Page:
Australia approves plan to save vital river system
SYDNEY (AFP) - Australia has approved an "historic" plan to save an ailing river system vital to the nation's food bowl by returning the equivalent of five Sydney Harbour's worth of water to the network each year.
Environment Minister Tony Burke said on Thursday, he signed into law the final draft of a water reform plan for the Murray-Darling Basin, a river network sprawling for one million square kilometres across five Australian states.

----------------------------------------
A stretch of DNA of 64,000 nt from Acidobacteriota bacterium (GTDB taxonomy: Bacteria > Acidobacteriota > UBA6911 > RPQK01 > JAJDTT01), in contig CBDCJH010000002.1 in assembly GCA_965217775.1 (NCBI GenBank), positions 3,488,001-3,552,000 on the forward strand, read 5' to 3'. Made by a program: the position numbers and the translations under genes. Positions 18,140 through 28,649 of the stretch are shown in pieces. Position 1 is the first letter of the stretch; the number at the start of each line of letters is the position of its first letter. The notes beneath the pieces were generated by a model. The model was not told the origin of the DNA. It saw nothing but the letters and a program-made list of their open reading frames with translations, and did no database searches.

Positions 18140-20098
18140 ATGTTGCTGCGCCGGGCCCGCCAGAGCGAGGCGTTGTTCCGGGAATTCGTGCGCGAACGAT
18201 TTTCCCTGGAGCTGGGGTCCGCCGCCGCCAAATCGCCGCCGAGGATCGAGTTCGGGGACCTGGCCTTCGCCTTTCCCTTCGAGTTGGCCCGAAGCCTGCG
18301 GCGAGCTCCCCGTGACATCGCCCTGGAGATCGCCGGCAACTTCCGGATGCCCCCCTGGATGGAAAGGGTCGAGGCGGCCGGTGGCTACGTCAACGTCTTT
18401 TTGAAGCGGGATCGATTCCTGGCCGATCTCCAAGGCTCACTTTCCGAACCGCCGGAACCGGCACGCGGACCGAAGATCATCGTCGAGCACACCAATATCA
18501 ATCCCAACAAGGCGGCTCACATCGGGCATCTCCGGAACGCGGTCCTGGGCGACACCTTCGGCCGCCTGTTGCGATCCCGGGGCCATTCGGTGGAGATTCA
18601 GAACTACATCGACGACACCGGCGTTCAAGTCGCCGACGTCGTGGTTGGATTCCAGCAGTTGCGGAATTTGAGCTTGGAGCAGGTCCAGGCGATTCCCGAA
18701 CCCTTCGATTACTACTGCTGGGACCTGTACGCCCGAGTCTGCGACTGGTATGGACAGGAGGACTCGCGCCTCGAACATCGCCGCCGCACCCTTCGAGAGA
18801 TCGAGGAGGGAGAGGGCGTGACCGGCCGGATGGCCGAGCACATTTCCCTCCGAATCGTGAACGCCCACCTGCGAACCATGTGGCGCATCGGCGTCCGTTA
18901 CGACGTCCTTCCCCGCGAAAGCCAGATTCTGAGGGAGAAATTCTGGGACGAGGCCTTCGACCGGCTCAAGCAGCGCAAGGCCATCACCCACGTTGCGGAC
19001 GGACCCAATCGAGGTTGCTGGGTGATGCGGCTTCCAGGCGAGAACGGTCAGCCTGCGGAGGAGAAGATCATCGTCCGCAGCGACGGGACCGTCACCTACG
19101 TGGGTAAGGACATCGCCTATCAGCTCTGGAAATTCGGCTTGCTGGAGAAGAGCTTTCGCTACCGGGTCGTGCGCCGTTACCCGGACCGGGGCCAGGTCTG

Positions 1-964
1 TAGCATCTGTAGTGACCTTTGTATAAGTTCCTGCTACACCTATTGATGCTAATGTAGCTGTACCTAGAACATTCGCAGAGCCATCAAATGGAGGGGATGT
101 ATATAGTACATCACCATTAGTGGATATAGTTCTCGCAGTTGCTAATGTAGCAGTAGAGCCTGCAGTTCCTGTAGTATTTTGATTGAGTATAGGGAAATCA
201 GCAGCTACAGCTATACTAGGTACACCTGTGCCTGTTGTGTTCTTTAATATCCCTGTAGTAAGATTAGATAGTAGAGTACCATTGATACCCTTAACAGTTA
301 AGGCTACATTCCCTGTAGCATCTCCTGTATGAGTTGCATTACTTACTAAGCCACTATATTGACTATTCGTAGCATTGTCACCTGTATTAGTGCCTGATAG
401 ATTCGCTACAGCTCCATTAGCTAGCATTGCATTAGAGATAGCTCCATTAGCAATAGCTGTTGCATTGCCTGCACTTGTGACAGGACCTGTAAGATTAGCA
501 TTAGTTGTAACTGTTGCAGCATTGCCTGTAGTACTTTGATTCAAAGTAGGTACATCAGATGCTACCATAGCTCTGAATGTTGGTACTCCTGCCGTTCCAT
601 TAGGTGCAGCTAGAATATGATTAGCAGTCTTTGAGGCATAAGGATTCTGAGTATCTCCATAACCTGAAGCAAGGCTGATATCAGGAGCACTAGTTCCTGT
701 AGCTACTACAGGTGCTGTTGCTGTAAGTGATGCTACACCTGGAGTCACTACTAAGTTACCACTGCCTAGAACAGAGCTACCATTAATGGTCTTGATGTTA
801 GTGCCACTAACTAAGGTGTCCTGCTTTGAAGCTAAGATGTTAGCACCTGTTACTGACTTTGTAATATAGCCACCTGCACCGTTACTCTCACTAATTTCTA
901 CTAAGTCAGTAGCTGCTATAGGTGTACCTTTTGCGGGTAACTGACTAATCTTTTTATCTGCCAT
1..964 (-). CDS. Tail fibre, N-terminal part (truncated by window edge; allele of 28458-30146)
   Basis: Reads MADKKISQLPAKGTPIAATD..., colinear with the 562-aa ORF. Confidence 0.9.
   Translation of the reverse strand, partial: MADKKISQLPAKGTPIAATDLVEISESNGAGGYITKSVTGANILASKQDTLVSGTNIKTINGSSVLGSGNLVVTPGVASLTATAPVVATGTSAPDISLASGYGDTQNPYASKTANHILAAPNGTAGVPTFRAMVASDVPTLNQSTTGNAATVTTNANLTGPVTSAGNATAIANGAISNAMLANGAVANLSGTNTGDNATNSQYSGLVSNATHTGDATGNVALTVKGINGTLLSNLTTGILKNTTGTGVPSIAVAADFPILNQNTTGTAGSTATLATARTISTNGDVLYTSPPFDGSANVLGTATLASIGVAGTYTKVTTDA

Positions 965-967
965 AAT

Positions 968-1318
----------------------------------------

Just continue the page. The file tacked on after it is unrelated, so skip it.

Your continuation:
The scheme will see 2,750 gigalitres of water, equivalent to five Sydney Harbours, returned annually as environmental flows to the system - short of the 4,000 gigalitres sought by conservationists but more than wanted by farmers. Mr Burke said the figure could reach 3,200 gigalitres with infrastructure improvements to which the government had committed A$1.77 billion (S$2.2 billion).
Two million tonnes of salt - enough to fill the Melbourne Cricket Ground - would also be flushed out every year under the plan, which he described as "historic".